July 31st, 2020: We saw no response from the university to our demands, despite OSU promising a response by this date.
July 29th, 2020: We published this press release coordinating an email blast in response to a leaked disrespectful email below, sent by former Faculty Senate President Dwaine Plaza to other administrators.
July 23rd, 2020: OSU police chief candidate Edgar Rodriguez and senior associate vice president Paul Odenthal agreed to meet with select community members, including members of the We Can Do The Work campaign. They confirmed intentions to hire 17 officers, including 5 sergeants, and spend roughly $4.9 million on the force in the next 2 years. They promised to release detailed budget information on August 30th. They provided many empty justifications for the new police force that we easily debunked. We criticized their decision to allocate unnecessary funding away from resources that the community needs towards a police force that has the potential to endanger students, faculty and staff. They ensured us that we would be involved in the decision-making process, a promise that has yet to be acted upon.
July 22, 2020: “Mailbag: We Need To Implement Change” was published in the Gazette Times.
July 19th, 2020: “OSU Students Call to Defund and Disarm OSU Police Force” was published by the Corvallis Advocate, informing the greater Corvallis community of our campaign and our demands.
July 17th, 2020: OSU police chief candidate Edgar Rodriguez and senior associate vice president Paul Odenthal agreed to meet with a panel of students and staff to answer questions. A few of our campaign team members attended the meeting. Administration took up the first half-hour of this one hour session, stalling as to limit the time for community questions. They refused to provide critical information regarding accreditation, budget allocation, and accountability. Rodriguez committed to more conversations with us and other groups on campus. Watch the meeting here.
July 16th, 2020: Members of our team met with OSU’s Office of Institutional Diversity and discussed how they will be addressing our demands. The OID promised public responses to each of our demands by the end of the next week (July 31st). They also admitted that the Creating an Inclusive Community (CIC) module, the one that everyone takes as a freshman, is insufficient and ineffective, proving our need for a substantial mandatory anti-racism course requirement. The meeting was live-streamed on our Facebook page and can be watched here.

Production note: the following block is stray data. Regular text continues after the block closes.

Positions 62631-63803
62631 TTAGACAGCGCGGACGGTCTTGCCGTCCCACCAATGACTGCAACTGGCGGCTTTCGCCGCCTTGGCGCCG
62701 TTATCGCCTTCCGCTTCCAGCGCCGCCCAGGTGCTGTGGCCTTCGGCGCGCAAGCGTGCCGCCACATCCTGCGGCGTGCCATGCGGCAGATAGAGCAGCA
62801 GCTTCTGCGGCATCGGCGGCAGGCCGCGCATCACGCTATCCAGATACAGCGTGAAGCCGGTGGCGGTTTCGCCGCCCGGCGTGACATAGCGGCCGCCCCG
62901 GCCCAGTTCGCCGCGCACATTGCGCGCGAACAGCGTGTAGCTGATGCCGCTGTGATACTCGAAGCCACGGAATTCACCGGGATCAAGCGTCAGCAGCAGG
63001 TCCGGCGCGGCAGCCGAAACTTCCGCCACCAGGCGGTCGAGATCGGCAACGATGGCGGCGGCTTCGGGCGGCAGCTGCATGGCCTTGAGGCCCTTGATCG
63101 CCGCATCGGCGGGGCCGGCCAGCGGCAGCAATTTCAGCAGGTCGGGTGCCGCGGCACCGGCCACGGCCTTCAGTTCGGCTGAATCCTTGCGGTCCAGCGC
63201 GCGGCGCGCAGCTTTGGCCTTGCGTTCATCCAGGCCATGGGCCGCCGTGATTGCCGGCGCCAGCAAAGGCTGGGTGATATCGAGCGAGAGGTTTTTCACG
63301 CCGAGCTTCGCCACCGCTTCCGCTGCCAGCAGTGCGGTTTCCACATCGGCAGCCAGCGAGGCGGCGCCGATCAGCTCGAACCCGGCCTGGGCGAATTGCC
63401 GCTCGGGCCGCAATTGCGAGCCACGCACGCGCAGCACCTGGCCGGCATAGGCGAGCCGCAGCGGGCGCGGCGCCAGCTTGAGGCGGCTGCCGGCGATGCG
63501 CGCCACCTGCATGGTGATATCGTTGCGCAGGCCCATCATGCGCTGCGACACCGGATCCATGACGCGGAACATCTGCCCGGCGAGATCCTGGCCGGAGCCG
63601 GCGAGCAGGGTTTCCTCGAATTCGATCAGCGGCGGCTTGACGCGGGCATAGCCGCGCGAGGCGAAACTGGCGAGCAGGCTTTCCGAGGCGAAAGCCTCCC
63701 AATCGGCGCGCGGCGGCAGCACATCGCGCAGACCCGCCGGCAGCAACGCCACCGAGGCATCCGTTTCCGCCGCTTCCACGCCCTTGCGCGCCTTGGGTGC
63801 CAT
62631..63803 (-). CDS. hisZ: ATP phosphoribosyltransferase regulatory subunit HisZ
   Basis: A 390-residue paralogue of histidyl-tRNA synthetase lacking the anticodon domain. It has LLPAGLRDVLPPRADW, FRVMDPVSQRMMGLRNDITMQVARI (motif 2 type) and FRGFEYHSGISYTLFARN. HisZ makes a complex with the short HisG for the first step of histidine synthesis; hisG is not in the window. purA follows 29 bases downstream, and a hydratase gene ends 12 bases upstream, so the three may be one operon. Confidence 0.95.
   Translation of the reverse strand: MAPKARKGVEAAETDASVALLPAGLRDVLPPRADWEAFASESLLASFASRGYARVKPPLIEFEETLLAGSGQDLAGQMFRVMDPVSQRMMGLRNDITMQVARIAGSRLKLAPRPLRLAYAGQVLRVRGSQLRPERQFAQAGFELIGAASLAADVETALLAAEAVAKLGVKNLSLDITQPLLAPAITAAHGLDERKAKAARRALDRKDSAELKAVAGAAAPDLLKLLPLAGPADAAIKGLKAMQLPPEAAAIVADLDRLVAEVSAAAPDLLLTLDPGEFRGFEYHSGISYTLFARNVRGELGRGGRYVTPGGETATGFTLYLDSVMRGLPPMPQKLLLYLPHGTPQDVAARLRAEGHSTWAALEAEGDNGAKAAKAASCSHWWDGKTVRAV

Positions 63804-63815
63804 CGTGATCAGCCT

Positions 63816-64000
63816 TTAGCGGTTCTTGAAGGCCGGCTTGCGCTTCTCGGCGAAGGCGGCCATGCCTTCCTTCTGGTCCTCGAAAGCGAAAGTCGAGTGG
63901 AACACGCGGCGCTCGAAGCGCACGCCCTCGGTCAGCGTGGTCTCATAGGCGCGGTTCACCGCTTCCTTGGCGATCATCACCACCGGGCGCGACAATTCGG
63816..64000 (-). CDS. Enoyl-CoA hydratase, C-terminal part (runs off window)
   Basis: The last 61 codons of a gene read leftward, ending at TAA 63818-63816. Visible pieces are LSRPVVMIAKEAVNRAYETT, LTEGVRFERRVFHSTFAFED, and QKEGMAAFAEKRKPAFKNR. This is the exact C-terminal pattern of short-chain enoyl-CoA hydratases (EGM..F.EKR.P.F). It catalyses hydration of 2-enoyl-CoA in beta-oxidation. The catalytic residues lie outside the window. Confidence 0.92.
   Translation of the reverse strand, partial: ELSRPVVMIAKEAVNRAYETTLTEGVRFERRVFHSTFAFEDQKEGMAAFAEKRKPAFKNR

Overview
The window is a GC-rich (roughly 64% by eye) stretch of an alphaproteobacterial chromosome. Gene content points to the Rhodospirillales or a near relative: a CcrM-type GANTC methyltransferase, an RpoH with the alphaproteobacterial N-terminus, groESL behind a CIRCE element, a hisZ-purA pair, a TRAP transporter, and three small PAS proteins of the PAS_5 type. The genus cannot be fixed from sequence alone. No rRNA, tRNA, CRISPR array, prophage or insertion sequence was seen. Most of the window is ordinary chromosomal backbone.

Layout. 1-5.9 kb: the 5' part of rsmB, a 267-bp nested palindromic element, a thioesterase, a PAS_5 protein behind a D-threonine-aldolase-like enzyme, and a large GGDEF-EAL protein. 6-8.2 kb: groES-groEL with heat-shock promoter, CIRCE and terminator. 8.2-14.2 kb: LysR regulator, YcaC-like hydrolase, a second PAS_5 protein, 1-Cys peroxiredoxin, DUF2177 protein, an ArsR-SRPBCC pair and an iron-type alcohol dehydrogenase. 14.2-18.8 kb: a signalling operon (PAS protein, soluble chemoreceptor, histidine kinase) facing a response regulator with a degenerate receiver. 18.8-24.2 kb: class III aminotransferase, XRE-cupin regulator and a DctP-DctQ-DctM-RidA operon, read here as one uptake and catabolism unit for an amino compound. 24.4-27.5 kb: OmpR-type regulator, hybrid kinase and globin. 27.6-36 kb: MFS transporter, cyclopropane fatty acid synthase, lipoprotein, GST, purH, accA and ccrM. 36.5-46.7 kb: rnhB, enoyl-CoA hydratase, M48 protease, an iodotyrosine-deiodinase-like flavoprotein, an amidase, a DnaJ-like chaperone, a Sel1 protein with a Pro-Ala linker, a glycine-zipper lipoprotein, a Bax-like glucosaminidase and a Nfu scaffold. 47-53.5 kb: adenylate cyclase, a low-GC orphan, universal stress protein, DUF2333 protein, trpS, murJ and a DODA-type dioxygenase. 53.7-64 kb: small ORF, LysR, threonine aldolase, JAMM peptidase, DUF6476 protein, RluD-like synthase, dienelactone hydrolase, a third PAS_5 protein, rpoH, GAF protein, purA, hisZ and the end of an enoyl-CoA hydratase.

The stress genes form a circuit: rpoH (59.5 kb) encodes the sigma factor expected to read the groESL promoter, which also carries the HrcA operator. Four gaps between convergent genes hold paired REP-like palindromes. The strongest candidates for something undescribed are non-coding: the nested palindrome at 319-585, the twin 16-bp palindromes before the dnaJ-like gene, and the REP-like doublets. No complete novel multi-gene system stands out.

July 14th, 2020: The events page was added to our website, providing a schedule of events pertaining to topics including policing, social justice, organizing and activism, our campaign’s upcoming direct actions, and more.
July 10th, 2020: President Alexander’s insufficient response necessitated an in-person action in which many students, faculty, staff, and even admin gathered in front of Kerr Administration Building to present a physical delivery of our demands--as well as some flower-planting and testimony. We then marched downtown to the Benton County Courthouse to join a concurring Black Lives Matter rally. This demonstration was a huge success at getting OSU admin’s attention, and was strong evidence that this campaign is working.
July 9th, 2020: A week after we sent an email blast with an open letter of our demands, OSU President F. King Alexander provided a brief, insufficient response via private emails to those who participated in the email blast. He failed to address the contents of our letter of demands and tried to put off discussion with us until August. Clearly providing safety and justice to our campus community is not a pressing issue to him. His email response, as well as our team’s official response can be viewed here.
July 8th, 2020: “Mailbag: OSU doesn't need armed police force” was published in the Gazette Times.
July 7th, 2020: “As I See It: OSU must disarm its police force” was published in the Gazette Times.
July 7th, 2020: We began holding weekly media office hours Tuesdays at 3pm.